Several days are spent at Komodo and Rinca and there is the opportunity to go ashore at Komodo and meet with those fearsome Komodo dragons and bargain for freshwater pearls and carvings with the locals. However, I found myself itching to get back in the water to make the most of this unique experience which will end all too soon. The return route visits some of the sites dived on the outbound leg but most of the steaming is limited to the night time hours to maximise the diving opportunities. My return journey was preoccupied with thoughts of all the opportunities and subjects I might have missed and eager plans to return and repeat the experience!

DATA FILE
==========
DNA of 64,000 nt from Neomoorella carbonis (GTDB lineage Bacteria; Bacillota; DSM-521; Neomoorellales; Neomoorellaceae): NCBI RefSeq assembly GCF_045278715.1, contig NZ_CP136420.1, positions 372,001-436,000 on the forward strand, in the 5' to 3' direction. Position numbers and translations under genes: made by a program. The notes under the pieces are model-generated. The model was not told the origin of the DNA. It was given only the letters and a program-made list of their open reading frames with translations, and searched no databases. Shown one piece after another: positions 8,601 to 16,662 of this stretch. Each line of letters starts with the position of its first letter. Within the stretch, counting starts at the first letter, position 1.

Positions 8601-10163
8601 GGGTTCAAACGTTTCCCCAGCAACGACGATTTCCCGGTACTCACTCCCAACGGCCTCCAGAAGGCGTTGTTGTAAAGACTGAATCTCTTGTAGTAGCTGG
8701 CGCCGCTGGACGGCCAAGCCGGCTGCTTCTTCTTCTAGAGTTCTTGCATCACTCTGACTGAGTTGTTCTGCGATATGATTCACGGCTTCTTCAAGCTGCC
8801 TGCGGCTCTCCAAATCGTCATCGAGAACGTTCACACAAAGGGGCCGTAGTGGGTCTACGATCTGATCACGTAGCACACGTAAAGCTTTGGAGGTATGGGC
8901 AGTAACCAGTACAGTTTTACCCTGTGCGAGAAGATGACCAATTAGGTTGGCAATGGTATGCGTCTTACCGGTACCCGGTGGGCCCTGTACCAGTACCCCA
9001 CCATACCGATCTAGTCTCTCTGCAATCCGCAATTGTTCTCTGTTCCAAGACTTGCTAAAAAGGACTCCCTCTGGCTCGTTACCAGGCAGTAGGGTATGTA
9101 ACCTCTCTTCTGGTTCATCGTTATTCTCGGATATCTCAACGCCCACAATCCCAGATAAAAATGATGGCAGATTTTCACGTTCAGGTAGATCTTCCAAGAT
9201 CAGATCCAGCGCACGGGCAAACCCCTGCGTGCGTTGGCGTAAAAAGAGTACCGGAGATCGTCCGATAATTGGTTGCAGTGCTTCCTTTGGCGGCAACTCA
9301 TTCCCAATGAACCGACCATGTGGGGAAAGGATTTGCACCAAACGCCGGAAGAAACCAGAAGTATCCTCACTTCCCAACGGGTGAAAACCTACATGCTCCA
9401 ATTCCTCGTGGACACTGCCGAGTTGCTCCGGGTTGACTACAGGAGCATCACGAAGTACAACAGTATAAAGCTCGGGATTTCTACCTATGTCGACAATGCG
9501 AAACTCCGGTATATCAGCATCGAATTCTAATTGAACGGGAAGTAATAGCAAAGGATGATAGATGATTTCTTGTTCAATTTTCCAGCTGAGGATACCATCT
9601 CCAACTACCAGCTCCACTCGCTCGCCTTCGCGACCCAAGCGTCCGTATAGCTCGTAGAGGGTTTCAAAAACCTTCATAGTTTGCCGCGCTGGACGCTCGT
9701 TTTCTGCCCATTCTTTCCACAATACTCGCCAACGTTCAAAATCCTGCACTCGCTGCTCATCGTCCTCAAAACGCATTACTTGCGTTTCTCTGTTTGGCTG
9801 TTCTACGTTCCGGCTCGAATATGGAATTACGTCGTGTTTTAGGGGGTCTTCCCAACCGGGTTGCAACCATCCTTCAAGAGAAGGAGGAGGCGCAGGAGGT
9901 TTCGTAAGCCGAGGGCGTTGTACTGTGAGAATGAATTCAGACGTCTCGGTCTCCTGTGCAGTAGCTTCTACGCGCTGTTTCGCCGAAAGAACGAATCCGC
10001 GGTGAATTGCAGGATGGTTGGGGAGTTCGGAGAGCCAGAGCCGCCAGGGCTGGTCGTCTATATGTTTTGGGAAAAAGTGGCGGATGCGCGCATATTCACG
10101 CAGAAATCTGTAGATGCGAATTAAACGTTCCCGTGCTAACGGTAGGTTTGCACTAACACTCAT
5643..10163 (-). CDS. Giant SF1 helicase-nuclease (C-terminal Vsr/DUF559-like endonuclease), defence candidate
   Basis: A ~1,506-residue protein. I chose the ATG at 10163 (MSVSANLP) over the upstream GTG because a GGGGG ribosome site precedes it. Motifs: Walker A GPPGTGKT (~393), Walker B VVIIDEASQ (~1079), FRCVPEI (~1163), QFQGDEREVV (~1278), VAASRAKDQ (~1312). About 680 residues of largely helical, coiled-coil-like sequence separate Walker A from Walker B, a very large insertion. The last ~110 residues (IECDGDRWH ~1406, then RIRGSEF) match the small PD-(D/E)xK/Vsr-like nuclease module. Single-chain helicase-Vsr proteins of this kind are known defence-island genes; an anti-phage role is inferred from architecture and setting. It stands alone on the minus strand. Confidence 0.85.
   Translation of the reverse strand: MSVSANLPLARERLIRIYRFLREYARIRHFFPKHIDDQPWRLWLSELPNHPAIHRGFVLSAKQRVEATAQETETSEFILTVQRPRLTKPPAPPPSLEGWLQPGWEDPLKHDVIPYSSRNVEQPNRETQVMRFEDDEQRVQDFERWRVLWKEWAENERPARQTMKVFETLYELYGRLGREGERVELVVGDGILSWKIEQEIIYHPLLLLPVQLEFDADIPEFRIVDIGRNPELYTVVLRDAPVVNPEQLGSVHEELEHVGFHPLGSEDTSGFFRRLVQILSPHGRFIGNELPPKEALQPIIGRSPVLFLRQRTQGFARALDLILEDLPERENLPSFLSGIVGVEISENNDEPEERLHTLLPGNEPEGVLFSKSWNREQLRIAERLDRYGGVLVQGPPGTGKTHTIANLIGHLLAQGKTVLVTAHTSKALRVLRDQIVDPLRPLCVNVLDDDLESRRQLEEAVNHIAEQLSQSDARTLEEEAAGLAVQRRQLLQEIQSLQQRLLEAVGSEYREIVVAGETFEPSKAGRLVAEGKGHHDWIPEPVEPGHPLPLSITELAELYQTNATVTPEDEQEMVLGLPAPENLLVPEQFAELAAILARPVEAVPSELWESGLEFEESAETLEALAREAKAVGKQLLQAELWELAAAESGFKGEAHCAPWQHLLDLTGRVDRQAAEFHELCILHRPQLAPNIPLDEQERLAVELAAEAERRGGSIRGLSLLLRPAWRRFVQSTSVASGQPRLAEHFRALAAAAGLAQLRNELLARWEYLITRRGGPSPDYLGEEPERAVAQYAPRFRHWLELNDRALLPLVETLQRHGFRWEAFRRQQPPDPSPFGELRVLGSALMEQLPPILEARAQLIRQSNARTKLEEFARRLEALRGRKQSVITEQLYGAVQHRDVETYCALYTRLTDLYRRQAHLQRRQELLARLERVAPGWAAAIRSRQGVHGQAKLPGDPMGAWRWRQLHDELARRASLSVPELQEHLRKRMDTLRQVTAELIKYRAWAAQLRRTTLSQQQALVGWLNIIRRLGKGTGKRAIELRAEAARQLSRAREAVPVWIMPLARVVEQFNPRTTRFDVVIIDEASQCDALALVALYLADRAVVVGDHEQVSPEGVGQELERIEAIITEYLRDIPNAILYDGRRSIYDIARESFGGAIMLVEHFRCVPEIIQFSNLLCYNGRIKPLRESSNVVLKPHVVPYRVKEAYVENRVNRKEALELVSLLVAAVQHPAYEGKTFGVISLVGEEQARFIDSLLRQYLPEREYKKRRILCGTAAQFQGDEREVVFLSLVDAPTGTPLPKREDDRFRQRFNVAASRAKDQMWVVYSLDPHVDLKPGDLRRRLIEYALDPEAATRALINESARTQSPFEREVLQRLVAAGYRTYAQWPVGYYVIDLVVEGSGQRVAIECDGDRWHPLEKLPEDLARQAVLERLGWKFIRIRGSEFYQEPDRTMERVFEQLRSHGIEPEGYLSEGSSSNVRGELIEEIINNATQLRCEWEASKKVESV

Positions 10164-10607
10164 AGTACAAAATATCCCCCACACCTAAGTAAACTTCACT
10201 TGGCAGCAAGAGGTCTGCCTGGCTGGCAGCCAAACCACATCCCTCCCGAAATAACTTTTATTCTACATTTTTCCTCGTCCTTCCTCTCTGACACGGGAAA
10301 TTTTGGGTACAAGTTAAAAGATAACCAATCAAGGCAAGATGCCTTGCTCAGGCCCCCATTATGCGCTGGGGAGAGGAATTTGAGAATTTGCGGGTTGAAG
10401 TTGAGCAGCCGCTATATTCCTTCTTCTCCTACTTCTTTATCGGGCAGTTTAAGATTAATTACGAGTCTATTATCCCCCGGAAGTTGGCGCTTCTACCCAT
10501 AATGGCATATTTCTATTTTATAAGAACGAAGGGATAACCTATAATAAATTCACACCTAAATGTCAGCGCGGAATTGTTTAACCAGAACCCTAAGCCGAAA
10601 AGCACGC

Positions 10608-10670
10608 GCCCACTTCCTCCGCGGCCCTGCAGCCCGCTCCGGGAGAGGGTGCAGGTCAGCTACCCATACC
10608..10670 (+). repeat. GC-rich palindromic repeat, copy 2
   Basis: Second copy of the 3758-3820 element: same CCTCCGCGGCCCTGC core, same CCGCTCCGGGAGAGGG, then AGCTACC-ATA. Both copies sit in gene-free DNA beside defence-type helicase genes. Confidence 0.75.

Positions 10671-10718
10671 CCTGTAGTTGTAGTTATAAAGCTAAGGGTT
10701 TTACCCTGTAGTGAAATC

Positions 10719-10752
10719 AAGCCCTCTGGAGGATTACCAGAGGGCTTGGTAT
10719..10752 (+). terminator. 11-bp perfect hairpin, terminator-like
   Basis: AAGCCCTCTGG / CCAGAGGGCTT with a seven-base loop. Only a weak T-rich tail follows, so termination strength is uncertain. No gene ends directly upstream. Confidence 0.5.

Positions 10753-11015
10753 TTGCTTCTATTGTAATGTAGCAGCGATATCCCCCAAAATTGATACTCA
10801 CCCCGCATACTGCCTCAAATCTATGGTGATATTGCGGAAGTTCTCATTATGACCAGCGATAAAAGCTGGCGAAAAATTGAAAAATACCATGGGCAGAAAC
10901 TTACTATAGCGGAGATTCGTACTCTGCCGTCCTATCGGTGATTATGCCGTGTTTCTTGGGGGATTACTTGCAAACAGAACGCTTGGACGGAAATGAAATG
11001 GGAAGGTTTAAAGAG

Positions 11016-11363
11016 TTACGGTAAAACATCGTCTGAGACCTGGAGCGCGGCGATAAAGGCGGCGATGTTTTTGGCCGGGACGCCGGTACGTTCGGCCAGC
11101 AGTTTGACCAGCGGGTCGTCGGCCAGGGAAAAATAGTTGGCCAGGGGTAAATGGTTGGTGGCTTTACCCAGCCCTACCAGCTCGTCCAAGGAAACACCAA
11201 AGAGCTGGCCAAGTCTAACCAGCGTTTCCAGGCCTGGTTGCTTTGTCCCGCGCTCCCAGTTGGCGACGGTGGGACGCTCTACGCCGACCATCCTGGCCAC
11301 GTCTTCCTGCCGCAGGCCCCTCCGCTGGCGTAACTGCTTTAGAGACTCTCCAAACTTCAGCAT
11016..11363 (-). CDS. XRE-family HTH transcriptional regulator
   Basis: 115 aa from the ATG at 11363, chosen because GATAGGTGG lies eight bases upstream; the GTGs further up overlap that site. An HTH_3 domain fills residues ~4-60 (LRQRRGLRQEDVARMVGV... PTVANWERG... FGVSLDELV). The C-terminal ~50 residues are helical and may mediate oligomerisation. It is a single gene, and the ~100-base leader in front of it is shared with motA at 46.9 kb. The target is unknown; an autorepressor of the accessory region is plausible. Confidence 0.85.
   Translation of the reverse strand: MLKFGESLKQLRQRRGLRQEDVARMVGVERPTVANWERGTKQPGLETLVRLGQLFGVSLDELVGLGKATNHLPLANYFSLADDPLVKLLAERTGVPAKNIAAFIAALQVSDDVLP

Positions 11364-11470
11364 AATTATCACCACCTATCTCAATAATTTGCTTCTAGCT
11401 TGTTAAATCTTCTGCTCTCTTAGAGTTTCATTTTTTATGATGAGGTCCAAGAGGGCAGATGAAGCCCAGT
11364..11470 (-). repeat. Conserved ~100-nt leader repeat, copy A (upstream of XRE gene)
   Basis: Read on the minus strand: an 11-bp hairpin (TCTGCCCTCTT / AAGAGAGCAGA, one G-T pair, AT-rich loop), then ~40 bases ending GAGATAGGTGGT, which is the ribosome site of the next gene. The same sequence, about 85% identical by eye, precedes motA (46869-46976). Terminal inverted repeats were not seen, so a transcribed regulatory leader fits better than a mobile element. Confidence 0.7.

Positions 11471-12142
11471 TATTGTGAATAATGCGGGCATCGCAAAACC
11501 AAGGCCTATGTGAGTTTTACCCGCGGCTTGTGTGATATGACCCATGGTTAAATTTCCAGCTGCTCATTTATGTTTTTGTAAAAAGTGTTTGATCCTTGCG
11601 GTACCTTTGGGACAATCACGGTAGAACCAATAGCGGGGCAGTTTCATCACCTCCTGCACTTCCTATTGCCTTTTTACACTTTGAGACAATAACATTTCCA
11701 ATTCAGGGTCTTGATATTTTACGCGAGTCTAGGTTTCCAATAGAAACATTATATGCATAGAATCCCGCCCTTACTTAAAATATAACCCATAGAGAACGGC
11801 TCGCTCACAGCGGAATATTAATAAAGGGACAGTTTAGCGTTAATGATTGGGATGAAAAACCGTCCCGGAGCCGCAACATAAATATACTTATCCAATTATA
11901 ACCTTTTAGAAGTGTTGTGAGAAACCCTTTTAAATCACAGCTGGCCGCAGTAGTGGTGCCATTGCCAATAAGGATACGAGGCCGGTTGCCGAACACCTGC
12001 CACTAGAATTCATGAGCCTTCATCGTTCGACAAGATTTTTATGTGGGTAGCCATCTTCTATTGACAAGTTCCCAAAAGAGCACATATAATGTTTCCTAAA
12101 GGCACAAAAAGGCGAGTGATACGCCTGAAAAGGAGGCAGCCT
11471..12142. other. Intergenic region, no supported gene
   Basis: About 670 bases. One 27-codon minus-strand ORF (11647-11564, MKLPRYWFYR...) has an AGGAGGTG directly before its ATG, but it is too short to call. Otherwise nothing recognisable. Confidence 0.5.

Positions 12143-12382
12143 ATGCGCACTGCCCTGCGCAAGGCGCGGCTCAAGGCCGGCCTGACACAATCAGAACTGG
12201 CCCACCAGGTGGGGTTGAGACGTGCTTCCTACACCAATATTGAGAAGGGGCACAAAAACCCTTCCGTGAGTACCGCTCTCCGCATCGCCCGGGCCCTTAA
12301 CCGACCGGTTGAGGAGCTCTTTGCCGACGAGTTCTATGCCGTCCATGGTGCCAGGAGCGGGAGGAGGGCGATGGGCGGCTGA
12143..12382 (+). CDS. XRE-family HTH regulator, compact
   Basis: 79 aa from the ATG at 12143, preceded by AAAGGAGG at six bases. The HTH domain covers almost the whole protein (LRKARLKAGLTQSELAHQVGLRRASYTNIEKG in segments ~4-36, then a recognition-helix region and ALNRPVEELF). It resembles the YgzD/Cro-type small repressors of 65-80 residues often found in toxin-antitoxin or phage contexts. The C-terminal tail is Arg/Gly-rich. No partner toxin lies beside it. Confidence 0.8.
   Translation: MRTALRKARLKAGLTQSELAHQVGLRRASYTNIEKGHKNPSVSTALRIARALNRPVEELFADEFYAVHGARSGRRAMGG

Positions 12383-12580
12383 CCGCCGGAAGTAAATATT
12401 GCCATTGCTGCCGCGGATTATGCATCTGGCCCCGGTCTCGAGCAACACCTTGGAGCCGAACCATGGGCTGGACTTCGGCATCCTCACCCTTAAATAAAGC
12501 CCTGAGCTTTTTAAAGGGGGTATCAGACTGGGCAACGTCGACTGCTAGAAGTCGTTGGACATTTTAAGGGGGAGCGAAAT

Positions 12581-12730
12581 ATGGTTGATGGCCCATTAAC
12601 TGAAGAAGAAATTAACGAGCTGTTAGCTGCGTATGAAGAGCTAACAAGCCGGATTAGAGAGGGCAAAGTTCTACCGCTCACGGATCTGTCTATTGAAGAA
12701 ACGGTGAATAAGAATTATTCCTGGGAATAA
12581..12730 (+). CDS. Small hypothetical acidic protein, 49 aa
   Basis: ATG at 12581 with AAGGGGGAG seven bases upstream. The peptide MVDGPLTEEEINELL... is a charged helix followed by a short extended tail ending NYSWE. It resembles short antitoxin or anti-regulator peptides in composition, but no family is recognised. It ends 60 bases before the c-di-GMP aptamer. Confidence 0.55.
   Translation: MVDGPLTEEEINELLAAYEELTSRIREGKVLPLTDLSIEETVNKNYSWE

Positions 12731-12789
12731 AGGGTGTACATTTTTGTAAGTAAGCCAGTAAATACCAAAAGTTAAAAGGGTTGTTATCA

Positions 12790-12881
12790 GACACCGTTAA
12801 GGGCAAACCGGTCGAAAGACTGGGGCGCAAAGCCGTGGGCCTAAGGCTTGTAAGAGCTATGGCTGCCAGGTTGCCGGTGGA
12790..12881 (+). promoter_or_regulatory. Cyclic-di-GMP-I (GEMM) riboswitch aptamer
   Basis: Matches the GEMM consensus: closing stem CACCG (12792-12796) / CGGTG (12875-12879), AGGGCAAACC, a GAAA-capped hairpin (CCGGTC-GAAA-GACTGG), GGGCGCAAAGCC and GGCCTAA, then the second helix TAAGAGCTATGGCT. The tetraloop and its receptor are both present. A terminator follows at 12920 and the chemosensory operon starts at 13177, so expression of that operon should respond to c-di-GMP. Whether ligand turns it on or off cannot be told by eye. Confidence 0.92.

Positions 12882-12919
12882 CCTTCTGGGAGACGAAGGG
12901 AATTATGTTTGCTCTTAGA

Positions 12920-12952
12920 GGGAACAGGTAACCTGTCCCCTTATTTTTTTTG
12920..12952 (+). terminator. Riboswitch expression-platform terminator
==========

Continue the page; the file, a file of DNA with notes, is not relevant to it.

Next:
If you have the time on your return it is worth spending a few days in Bali which is simply a stunning island. Away from the hustle and bustle of Kuta and Sanur the countryside and soaring volcanoes offer a total contrast to the underwater world, although there is some excellent diving here as well if you have not had enough. I spent a few days at the comfortable Tauch Terminal Resort at Tulamben and could not get enough of the fantastic wreck of the USS Liberty which lies just a few metres from the shore and is absolutely teeming with life. The beach diving here is really remarkable and there are even porters to carry your tanks and BC to the water’s edge. This sounds extreme until you first walk across the volcanic cobbles on the beach and then you are eternally grateful for the service, which pampers your delicate western feet! The reefs to the north and south of Tulamben also offer great diving and photo opportunities and are easily accessed by a short ride on one of the local outrigger fishing boats.